The monument to the Russian sailors who helped the inhabitants of the Italian city of Messina after the great earthquake of 1908. Maybe it is not a great monument in itself, but it celebrates a gratitude still felt after more than a century.
"The Russians are coming! The Russians are coming!" is the title of a wonderful 1966 US movie that tells the story of a Soviet submarine which runs aground off New England during the cold war. Some sailors are sent inland for help and the result is a series of misunderstandings nearly leading to a bloody fight. Eventually, however, all ends well with the Russians and the Americans cooperating to save a little boy who falls from the bell tower of the island.
The story of the movie is eerily suggestive of a historical episode that saw Russian sailors really landing to help a population in distress. It was after the great Earthquake of Messina, in Sicily, which struck the town on Dec 28th, 1908 and caused maybe 200,000 victims. It was probably the most disastrous earthquake in modern history.
The scale of the destruction caused by the Earthquake was so large that the contacts of the mainland with the city of Messina were lost for a few days and the Italian government was slow in sending a relief force. For at least a couple of days, the survivors of the earthquake were helped only by an international force, mainly composed of the sailors of four Russian military ships that happened to be cruising nearby.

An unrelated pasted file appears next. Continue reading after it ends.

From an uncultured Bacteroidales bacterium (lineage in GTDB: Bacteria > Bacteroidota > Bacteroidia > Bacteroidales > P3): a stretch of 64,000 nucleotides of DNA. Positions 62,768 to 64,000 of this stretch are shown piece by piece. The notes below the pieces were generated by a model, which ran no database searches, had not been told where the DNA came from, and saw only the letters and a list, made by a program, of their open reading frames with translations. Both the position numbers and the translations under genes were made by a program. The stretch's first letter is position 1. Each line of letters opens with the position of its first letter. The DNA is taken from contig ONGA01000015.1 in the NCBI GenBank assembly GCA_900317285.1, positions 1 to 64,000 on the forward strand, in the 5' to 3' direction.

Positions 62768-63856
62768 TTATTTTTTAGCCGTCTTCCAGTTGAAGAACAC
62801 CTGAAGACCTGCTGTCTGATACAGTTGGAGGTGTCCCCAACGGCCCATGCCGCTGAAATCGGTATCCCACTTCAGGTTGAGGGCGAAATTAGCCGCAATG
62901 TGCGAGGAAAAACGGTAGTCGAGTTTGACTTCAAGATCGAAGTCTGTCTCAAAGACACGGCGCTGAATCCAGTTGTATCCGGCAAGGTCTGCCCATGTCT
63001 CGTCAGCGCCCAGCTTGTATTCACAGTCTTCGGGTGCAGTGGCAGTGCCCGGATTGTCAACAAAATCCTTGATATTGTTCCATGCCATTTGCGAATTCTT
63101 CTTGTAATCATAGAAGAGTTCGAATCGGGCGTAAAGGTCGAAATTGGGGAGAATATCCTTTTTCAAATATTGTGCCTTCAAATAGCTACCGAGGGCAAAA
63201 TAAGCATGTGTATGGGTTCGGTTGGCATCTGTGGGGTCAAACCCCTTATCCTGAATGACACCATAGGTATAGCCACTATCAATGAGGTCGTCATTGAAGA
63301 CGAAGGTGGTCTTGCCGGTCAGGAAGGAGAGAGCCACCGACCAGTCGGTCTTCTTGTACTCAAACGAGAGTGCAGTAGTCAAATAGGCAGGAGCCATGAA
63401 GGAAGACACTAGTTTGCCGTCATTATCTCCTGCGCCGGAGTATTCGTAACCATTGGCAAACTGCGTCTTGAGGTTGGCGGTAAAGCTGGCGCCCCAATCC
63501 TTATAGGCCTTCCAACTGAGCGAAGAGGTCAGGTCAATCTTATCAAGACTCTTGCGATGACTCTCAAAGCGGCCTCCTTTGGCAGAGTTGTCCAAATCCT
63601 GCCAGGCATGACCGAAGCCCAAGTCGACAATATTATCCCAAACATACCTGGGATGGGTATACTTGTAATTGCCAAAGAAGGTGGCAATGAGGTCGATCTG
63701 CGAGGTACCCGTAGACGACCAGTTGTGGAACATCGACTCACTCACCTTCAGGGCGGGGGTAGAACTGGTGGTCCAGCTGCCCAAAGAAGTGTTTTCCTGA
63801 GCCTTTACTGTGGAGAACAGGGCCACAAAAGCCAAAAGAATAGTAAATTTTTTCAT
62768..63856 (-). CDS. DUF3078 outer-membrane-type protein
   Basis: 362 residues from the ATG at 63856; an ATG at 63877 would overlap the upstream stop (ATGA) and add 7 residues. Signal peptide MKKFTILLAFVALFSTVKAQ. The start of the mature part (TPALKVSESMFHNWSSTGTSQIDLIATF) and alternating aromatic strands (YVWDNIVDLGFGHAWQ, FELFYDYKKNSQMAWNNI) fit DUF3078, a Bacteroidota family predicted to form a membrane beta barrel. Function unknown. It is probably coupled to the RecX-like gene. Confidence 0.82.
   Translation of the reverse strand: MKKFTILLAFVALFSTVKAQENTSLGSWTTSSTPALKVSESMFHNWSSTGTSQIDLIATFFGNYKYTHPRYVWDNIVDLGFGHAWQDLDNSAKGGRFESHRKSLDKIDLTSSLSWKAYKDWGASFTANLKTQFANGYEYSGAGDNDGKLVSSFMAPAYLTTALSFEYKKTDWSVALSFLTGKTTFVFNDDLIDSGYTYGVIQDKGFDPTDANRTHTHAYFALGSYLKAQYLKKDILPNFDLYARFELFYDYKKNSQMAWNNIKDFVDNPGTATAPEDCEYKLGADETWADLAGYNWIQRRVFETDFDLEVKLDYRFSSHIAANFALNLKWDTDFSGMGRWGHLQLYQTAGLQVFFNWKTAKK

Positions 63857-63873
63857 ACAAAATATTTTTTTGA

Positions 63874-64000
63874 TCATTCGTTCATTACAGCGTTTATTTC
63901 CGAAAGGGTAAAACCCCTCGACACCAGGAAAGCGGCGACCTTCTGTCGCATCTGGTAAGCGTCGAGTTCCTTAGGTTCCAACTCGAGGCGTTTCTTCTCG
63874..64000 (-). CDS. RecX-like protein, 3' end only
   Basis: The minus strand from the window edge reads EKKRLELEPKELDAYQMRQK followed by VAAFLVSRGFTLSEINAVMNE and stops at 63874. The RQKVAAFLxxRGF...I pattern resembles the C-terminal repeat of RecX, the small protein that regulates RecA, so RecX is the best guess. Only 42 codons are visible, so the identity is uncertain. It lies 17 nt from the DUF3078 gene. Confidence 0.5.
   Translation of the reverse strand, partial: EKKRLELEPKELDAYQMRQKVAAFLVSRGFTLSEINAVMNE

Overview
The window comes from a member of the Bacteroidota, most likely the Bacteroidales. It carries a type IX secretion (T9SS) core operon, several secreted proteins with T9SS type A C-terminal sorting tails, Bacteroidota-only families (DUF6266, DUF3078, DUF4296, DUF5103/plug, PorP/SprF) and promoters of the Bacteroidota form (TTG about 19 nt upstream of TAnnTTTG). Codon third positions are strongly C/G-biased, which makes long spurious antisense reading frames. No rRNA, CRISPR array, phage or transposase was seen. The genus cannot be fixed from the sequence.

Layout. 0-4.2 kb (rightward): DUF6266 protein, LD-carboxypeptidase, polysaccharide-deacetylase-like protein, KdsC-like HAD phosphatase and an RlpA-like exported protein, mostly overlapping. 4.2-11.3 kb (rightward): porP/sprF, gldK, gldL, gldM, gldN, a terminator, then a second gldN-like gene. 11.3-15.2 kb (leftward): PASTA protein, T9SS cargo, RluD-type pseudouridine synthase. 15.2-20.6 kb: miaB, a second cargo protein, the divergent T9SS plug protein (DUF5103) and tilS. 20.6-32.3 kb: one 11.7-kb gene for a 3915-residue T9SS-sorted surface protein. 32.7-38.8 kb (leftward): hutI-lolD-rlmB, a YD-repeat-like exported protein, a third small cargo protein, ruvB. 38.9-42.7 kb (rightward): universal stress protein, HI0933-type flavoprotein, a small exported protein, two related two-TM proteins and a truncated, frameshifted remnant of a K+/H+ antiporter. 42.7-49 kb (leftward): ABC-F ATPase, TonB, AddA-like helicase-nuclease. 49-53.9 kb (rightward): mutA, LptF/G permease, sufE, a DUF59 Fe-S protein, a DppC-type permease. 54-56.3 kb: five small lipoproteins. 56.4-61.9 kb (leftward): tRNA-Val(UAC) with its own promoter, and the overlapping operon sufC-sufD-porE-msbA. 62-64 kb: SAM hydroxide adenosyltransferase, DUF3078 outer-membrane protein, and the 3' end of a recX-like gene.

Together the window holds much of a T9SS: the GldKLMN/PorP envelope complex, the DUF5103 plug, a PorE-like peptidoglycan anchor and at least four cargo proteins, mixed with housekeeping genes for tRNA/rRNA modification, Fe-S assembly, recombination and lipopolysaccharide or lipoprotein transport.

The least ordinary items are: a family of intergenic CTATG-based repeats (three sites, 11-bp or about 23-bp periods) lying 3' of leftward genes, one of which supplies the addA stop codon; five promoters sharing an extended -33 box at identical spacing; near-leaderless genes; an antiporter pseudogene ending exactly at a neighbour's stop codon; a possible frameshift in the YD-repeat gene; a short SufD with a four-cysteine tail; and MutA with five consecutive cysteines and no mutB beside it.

British and German ships also provided help and, subsequently, the Italian navy took over with a large relief effort. Still, it seems that the Russians did a lot and with great good will. We have little detail of the events of those confused first days, but some surviving documents of the time tell us much about the gratitude of the survivors. One note sent to the Russian consulate by the Pira family says, "Jesus is with Russia, thank you!"
The Russian intervention was so much appreciated by the inhabitants of Messina that, shortly after the earthquake, the city enacted a decree that dedicated a square of the town to the Russian sailor and planned to build a monument to them.
A curious angle of this story is that my wife's family is from Messina and her relatives told me several times how difficult it was for their grandparents to survive the great quake of 1908. I don't know if they were directly helped by Russian sailors, but it may very well be that my life would have been different if they hadn't been there.
Thank you for having come, Russians!